Bill James introduced his formula for predicting a team’s expected winning percentage (Expected W%) for a season. The formula is Expected W% = (Runs Scored)2 / [(Runs Scored)2 + (Runs Allowed)2] and is called the Pythagorean Theorem of Baseball. Bill James’s rationale for his theorem was that the number of runs a team scored (RS) compared to the number of runs allowed (RA) is a better indication of a team’s performance than their actual win-loss record. Of course, this reasoning is the antithesis of Bill Parcells’ quotation “You are what your win-loss record says you are.” Let’s say a team is 45-37 at midseason but based on James’ formula their Expected W% was at or below .500. It might be predicted that as the season moves toward the end their win-loss record will also move in the wrong direction.
My current research done with the help of Kevin Faggella, a math major at QU, introduces a new alternative formula to Bill James’ formula to accomplish the same goal. My formula is Expected W% = .000683*(RS – RA) + .500 and is called the Linear Theorem of Baseball. This formula is developed by applying the statistical techniques of linear regression and correlation analysis to the sample of MLB years 1998-2012. For those interested in learning these important mathematical tools and seeing the derivation of these theorems go to Chapter 5 of Sandlot Stats. In fact, my Expected W% formula would have correctly predicted the fate of the 2005 Washington Nationals. On July 5, 2005 the Washington Nationals were in first place with a record of 51-32 having RS = 340 and RA = 340. According to my formula their Expected W% = .000683*(RS – RA) + .500 = .500. This clearly sent a message about how their season would end. In fact, their final record for 2005 was 81-81 with RS = 639 and RA = 673.
Let us now look at the midpoint of the 2013 season and use my formula to make predictions on which teams will make the playoffs. Using 90 wins as the milestone for a team to either win their division or become a wild card, this equates to a final record of 90-72 and a winning percentage of (90/162) = .556. Using my formula, we have .556 = .000683*(RS – RA) + .5000. Solving we get (RS – RA) = 82 (rounded). Of course, one might choose 95 wins or some other amount instead of 90. Based on the closing records before the 2013 All-Star game and using my formula, I created a table of all the teams whose Expected W% = .000683*(RS – RA) + .500 is now greater than .500. I also included the Dodgers because they finished the first half winning 18 of their last 23 games.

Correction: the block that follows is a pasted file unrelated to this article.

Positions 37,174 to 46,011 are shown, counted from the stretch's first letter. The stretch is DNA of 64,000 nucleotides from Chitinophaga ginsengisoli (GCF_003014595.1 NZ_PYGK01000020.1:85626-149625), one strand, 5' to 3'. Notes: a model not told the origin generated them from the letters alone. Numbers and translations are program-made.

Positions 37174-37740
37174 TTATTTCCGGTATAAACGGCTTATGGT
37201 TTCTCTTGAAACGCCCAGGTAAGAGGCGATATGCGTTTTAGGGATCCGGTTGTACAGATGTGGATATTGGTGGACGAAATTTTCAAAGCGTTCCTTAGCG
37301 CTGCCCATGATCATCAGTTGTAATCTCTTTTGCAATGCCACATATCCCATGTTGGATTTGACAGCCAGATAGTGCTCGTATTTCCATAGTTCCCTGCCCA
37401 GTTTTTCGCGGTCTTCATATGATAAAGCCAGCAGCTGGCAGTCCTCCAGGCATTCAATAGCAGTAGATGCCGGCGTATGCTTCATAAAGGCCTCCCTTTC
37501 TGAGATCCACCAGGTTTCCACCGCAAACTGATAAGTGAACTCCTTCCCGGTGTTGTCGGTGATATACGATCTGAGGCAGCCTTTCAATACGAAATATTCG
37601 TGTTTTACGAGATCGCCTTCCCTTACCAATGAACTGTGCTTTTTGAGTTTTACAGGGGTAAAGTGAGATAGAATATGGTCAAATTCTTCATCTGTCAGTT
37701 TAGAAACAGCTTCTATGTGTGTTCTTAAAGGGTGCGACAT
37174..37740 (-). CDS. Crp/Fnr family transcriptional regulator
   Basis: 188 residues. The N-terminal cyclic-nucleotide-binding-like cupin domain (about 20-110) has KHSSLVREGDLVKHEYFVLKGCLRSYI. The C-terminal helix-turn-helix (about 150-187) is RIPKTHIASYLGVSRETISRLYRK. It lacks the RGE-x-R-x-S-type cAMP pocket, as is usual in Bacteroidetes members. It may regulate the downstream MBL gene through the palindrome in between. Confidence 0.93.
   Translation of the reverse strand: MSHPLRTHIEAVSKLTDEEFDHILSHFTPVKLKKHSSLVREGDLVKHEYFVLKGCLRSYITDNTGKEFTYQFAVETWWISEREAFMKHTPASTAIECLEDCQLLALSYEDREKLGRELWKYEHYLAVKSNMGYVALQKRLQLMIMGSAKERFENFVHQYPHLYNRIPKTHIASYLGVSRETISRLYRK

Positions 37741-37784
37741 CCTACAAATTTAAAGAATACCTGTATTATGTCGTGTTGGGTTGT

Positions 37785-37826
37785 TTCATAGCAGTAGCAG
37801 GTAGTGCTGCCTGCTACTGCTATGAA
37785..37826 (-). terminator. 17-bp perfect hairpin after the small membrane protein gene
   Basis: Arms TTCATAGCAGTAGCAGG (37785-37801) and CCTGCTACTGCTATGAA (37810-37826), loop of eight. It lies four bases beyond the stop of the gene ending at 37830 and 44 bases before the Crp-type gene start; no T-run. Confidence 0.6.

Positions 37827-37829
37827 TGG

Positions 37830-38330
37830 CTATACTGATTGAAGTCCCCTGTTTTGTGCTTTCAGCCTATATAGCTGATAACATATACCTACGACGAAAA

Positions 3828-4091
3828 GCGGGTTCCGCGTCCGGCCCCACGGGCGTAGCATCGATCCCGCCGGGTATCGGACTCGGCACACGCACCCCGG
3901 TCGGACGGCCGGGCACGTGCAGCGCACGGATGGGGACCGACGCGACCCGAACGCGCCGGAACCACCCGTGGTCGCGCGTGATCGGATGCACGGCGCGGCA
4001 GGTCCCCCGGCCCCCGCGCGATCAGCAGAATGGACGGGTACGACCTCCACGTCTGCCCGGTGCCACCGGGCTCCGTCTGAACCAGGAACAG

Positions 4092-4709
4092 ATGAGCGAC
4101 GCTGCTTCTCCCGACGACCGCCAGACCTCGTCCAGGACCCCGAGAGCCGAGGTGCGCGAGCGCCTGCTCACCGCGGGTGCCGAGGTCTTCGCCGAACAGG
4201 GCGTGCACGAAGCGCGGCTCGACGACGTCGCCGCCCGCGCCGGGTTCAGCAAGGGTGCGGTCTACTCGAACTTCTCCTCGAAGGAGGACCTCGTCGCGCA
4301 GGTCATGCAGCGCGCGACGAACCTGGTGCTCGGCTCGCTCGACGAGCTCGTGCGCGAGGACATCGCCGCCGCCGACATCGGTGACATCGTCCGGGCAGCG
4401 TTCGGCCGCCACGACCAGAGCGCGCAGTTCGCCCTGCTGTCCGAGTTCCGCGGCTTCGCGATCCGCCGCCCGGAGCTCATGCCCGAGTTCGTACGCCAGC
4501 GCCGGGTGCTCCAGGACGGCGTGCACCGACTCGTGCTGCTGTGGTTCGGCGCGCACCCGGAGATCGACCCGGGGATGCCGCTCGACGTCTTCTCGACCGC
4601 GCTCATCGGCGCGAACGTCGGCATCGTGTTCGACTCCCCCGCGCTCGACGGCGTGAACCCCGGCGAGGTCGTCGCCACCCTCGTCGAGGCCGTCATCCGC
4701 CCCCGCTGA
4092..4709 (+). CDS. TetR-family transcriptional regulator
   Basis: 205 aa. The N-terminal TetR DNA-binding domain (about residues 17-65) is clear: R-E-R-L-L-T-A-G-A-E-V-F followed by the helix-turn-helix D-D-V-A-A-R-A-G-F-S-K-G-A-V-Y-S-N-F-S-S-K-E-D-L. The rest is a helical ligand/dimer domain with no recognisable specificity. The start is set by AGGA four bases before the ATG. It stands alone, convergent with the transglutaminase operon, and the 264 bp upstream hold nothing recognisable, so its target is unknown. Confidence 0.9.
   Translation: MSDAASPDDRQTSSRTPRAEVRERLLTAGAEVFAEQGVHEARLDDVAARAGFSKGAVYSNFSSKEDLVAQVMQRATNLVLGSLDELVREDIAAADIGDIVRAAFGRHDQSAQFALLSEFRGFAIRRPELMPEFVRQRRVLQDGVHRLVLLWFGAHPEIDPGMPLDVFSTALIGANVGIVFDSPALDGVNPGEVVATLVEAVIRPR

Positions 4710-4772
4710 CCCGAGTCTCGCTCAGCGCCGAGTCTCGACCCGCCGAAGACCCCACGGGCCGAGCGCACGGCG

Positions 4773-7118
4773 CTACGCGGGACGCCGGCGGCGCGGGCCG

Using this table along with other data, these are my playoff predictions for 2013. First, the division winners are for the AL-East Boston, for the AL-Central Detroit, for the AL-West Oakland, for the NL-East Atlanta, for the NL-Central St Louis, and for NL-West the Dodgers. My two wild-card choices are for the AL Tampa Bay and Baltimore or Texas (a tossup) and for the NL Pittsburgh and Cincinnati. I pick Detroit for the AL-Conference winner and St. Louis for the NL-Conference winner. The last time Detroit won a World Series was in 1984 under the leadership of Sparky Anderson. Detroit’s current manager Jim Leyland managed the 2013 All-Star game to win and the AL won. Yes, with the help of home field advantage the Detroit Tigers will win the 2013 World Series. Sadly, I predict my beloved Yankees will be on vacation during the playoffs.
|Dr. Stan said…
Thank you Dennis for your compliment. I just looked back at my posting on July 23 and it seems like all the teams I predicted to be in the playoffs have an excellent chance of making it.I believe that after a certain number of games looking at the difference between runs scored and runs allowed instead of the win-loss record can give a better prediction of a team’s final record. My new formula seems to work and can be used at any point in the season.
August 18, 2013 07:47:26
Stan- looks like you are spot on with this formula. Very interesting that you found the Dodgers shooting up before most fans or media!
August 18, 2013 06:32:43